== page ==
Jump ahead 14 years. I started hearing buzz about THPS 5 and began to feel nostalgic. I was reluctant to try it because of how much the series diminished in my mind so I decided to wait on the reviews. With an abysmal 32 on Metcritic, I decided to avoid the game entirely and keep my childhood memories untarnished. To me, Tony Hawk will always remain a staple in my personal gaming journey. I hope that someday they will be able to recapture the magic of the first few games and finally do them justice on current consoles.

Three Word Review: Use the D-pad

Image

User avatar
ThirdMan
Member
Posts: 763
Joined: May 22nd, 2016, 9:00 pm
Location: Ireland

Re: Our next-but-one podcast recording (22.9.16): Tony Hawk's Pro Skater core series (1-5)

Post by ThirdMan » September 13th, 2016, 2:15 pm

Snip.

User avatar
TacoTruckSpill
Member
Posts: 2
Joined: September 15th, 2016, 6:09 pm

Re: Our next-but-one podcast recording (22.9.16): Tony Hawk's Pro Skater core series (1-5)

Post by TacoTruckSpill » September 15th, 2016, 7:48 pm

The Tony Hawk series defined my high school years. I've spent more time playing 1-5 than any other series, which solidified a lot of my closest friendships as we completely immersed ourselves in skateboard culture. We'd skate around our small town on weeknights and weekends, then watch 411 Video Magazine tapes and take turns skating single sessions on the PS1 classic while trying to one-up each other with high scores. I remember closely studying the character animations in order to replicate them in real life.

A close friend of mine and I played the THPS1 level, Chicago, to the point where we'd make up challenges for each other ie. flipping off the upper level into the lower transition of the pool or hand-planting up in the rafters above the halfpipe, which we thought was a cool glitch—if it even was one.

It was like Christmas morning when gaming magazines would first unveil images of the next Tony Hawk game. Our minds would be blown as we learned about the real-world locations being featured that we'd seen so many times in skate movies, along with the new characters and tricks.

The soundtrack was also an important pillar of the series, exposing us to punk and hip hop that we may have never been exposed to that all fit so well with the gameplay.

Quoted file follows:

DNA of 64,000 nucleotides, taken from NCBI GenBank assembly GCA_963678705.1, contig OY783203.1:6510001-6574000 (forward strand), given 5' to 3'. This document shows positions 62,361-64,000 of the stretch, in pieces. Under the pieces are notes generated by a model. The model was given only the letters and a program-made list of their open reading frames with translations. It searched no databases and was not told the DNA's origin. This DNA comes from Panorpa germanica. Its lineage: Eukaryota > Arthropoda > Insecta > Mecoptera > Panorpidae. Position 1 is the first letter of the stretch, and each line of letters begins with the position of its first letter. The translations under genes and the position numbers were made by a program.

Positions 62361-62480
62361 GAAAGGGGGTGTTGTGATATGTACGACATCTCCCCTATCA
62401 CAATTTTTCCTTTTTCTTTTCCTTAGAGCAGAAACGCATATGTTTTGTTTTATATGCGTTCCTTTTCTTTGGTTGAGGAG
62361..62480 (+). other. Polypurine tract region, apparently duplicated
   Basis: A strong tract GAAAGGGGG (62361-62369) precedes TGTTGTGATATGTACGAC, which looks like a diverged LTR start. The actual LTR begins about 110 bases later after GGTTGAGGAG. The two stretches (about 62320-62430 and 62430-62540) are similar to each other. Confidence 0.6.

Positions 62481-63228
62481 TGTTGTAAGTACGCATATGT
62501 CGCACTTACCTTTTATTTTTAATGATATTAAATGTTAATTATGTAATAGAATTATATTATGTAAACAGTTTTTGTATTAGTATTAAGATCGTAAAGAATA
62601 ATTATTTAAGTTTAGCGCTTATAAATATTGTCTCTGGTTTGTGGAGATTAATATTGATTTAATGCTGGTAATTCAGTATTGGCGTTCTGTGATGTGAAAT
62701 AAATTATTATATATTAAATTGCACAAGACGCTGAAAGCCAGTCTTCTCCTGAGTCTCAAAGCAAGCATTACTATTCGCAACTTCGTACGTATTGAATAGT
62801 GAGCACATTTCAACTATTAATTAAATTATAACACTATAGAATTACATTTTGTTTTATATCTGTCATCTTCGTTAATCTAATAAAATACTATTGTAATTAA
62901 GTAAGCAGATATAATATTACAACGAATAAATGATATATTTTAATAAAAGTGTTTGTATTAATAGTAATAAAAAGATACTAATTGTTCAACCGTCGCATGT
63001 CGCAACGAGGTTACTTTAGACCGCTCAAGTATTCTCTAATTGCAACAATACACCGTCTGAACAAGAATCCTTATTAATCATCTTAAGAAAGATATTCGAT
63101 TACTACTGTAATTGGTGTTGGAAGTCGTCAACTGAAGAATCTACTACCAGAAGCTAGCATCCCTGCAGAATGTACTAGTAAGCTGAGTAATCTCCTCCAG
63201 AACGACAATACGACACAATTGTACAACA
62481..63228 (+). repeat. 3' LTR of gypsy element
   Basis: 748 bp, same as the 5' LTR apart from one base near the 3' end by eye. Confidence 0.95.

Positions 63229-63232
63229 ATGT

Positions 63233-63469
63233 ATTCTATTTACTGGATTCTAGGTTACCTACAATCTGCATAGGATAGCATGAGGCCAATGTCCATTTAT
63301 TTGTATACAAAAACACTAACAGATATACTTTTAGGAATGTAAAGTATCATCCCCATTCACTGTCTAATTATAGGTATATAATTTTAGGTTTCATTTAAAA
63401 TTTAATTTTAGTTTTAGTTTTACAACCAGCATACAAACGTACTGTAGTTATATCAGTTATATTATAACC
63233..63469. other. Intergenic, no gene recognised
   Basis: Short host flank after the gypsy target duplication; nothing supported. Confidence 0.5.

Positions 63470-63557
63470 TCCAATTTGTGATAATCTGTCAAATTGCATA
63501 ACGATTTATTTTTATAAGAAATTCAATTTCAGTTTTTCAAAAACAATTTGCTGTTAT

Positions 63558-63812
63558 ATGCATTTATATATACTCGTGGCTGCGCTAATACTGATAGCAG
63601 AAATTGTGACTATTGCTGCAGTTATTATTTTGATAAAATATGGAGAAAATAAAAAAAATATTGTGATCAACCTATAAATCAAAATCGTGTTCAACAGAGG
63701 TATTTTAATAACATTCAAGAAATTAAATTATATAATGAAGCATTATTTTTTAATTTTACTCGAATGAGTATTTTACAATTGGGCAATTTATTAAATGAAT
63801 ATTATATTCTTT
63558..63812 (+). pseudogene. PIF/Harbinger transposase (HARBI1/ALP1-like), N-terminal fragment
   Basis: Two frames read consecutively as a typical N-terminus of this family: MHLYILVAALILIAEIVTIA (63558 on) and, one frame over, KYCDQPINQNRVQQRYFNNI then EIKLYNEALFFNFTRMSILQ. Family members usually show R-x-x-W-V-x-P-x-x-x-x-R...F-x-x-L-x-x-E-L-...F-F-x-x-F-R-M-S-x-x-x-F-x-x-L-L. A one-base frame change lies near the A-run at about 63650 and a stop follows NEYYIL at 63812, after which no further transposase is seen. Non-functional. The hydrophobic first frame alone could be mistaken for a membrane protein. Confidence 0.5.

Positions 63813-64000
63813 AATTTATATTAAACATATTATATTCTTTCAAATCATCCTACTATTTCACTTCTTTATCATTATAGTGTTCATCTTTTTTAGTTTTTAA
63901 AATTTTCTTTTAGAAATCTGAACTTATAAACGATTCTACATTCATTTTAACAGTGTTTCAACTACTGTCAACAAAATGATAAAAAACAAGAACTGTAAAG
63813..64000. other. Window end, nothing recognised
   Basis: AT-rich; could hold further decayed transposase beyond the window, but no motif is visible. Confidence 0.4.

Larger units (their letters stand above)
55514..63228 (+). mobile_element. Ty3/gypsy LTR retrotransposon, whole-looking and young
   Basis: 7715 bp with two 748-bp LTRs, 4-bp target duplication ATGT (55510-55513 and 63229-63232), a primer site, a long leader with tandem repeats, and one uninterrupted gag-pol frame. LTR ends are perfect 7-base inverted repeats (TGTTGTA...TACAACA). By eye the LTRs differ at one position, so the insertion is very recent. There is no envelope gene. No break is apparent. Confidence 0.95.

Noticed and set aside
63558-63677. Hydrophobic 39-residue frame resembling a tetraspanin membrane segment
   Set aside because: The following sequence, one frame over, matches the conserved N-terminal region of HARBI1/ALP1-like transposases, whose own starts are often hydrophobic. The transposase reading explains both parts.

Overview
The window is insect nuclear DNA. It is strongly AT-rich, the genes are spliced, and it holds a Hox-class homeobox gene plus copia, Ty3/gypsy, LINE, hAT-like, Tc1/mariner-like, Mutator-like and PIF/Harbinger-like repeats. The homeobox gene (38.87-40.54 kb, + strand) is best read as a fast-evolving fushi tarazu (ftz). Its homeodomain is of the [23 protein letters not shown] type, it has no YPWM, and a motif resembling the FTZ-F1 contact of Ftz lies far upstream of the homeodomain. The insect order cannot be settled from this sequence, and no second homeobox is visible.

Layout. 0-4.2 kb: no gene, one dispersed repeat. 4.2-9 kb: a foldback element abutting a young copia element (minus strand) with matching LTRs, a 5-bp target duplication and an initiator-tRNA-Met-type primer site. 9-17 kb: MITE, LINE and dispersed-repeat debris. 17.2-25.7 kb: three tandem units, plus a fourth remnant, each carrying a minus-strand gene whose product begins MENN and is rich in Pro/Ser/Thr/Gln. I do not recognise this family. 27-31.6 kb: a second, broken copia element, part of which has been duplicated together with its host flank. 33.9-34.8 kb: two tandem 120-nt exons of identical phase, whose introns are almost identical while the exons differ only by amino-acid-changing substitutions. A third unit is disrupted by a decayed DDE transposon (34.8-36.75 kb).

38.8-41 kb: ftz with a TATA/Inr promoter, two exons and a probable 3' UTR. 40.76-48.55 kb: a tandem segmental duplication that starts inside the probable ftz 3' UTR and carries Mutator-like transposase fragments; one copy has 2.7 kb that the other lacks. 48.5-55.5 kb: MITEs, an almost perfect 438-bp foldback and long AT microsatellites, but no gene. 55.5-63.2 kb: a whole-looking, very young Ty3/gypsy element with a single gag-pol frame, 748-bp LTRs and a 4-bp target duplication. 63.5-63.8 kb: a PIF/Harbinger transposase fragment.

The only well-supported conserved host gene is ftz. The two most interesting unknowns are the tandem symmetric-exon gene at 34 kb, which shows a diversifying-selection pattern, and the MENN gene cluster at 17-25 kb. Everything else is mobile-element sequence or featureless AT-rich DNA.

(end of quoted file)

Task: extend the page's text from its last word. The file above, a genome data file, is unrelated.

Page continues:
I have fond memories of when THPS2 first landed, I rented it with a close friend and we stayed up until the following morning, our eyes bloodshot but still wide and demanding more. The addition of the manual, tail slides and blunt slides completely opened up new gameplay and ways to improvise tricks in certain parts of the levels, i.e. doing a manual down narrow, long ledges or making huge vert transfers. It was truly empowering and when you landed a challenging trick proposed by a friend, the satisfaction was almost as if you had landed it in real life.

I will always look back fondly on the Tony Hawk series, not just for the entertainment value but for the culture it created and the social platform it provided as common ground for building a stronger bond with friends that continues to strive to this day. Thank you, Neversoft.

User avatar
InsrtCoins
Moderator
Posts: 271
Joined: July 28th, 2013, 4:26 am
Location: Seattle, WA, USA
Contact:

Re: Our next podcast recording (22.9.16): Tony Hawk's Pro Skater core series (1-5)

Post by InsrtCoins » September 22nd, 2016, 7:13 am

Lovely stuff, all. Happy to hear all of these fun stories.

User avatar
hazeredmist
Member
Posts: 1190
Joined: June 25th, 2013, 10:45 am
Location: The DMZ
Contact:

Re: Tony Hawk's Pro Skater series

Post by hazeredmist » October 4th, 2016, 6:49 am

Great podcast lads. Superman at the start took me back

User avatar
TacoTruckSpill
Member
Posts: 2
Joined: September 15th, 2016, 6:09 pm

Re: Tony Hawk's Pro Skater series

Post by TacoTruckSpill » October 4th, 2016, 4:40 pm

Great episode! Thanks for reading my post :)

User avatar
Scrustle
Member
Posts: 1869
Joined: November 18th, 2012, 5:02 pm

Re: Tony Hawk's Pro Skater series

Post by Scrustle » October 5th, 2016, 5:29 pm

The only Tony Hawk's game I've owned was Project 8. I was kind of surprised to hear what little time it was given on the podcast was so negative. Didn't expect that it would get much attention at all, but I thought it was one of the more fondly remembered of the later entries in the series. I thought the consensus on it was just a more straight-forward Tony Hawk's game, without too many silly gimmicks, and was mostly true to the originals, if a bit unambitious. I had fun quite a bit of fun with it back in the day. Although, since it's the only one I've owned myself, I guess I don't have that context of having played the others to know how that one felt "wrong". But still, without that context, just taken on its own merits, I think the game felt good to play and handled well. And as for the gimmick it did have with that thumbstick flip trick thing, I quite liked that too. It kind of reminded me of the Uber tricks in SSX. Especially in On Tour, where they used the right stick for them. I also thought it was fun to pull of some insanely impossible intricate trick like that, with the control method being very natural and intuitive. Almost a precursor to the Skate control scheme in a way.

Post Reply

Who is online

Users browsing this forum: No registered users and 10 guests